They drive you mad. Our eco-friendly fridge let’s you put about three items in before it starts beeping to demand that you close the door. The timer on the microwave beeps loudly (and doesn’t stop). So does the one on the oven. The electric induction hob beeps if any pan touches the control panel. You can find yourself cooking with quadrophonic beeping erupting simultaneously. And because three of the items are the same make, they have exactly the same beep so you can’t work out whether it’s the microwave, the hob or the oven.
Then you get in the car. Karen has a Suzuki Splash, and when you take it out of the garage you have to negotiate the drive in reverse. It doesn’t just beep at you to put your seatbelt on but beeps with increasing volume and speed. The thing is there’s a hedge along the side, and I can see much better without the seat belt on. I’m in my own drive. When I get to the end, I’m often going to stop and get out to let the family on board. I don’t need a seatbelt. Why can’t they disable it when you’re reversing?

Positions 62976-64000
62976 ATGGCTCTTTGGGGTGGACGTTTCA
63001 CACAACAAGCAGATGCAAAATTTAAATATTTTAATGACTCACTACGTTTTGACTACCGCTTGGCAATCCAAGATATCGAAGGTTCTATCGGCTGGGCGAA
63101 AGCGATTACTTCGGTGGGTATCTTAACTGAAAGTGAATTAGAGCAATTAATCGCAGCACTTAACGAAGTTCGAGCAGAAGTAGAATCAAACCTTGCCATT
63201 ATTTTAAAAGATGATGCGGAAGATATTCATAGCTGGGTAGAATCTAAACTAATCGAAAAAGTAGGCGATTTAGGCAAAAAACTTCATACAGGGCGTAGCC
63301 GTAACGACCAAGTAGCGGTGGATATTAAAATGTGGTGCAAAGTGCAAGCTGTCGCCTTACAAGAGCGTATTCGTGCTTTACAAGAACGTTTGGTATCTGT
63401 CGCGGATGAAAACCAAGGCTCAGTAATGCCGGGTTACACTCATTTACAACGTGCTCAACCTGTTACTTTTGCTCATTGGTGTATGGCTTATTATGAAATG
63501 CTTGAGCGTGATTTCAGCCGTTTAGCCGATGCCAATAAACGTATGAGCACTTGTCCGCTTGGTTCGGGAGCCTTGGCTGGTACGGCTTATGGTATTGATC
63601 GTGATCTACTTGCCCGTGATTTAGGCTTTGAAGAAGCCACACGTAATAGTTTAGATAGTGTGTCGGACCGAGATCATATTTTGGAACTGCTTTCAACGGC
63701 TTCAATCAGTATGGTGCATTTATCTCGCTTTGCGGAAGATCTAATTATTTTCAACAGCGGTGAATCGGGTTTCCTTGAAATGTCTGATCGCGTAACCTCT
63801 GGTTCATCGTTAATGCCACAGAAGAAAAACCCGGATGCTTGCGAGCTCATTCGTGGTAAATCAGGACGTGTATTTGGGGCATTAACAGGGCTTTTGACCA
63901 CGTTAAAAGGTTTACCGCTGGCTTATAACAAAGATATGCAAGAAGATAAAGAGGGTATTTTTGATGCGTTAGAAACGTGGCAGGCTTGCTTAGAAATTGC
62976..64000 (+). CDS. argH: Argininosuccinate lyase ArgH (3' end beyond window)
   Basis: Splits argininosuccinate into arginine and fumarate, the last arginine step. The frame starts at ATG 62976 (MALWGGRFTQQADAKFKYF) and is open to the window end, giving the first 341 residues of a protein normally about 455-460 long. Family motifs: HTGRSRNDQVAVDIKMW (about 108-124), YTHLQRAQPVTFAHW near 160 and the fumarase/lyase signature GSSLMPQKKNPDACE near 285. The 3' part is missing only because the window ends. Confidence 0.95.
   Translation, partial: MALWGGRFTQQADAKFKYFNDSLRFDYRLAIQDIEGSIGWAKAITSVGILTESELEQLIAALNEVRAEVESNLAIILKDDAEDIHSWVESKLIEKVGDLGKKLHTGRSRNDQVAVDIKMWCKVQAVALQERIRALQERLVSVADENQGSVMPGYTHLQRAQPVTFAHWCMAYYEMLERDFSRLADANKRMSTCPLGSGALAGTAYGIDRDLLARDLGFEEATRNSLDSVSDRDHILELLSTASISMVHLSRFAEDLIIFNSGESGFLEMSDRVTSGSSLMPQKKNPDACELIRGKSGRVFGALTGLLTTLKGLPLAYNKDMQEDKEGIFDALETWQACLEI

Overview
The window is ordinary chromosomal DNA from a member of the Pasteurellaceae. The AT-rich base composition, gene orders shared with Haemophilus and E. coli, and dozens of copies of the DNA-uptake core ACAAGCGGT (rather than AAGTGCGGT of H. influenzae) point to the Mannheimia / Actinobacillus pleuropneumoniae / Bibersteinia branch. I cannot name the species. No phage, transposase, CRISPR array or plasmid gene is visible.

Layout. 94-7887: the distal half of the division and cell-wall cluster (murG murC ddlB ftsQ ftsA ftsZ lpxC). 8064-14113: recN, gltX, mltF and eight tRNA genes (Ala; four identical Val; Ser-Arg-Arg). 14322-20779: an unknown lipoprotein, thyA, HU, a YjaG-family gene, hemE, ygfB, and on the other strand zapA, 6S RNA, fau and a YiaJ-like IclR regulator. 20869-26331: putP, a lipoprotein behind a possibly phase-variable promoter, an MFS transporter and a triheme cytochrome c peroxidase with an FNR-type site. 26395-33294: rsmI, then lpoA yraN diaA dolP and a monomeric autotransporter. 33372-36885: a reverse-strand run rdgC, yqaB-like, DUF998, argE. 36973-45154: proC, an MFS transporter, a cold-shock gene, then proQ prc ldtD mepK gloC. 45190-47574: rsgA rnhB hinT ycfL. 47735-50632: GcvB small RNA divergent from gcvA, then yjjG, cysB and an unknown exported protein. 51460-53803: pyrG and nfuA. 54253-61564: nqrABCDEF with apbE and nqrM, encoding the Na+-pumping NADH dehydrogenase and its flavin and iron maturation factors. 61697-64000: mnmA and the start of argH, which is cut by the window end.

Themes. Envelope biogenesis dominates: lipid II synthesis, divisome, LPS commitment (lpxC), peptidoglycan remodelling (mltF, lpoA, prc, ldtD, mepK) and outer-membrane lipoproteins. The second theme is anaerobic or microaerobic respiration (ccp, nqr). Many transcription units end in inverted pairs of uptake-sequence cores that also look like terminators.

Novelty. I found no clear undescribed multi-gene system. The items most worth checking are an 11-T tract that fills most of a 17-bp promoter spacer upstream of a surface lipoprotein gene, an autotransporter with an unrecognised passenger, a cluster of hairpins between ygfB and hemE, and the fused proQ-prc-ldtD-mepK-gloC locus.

Don’t even ask about the computer’s beeps.
Next door they’re building a new house. For health and safety reasons every digger and other motorized equipment on the site beeps loudly when it’s reversing. They start at 7 a.m. The beeps are to warn builders to get out of the way. At 7 a.m. I couldn’t care less whether they succeed.
So for recreation and to cover the noise, I’ll turn on the radio. Oh, no! They’re playing the old novelty song, “Beep! Beep!” by The Playmates.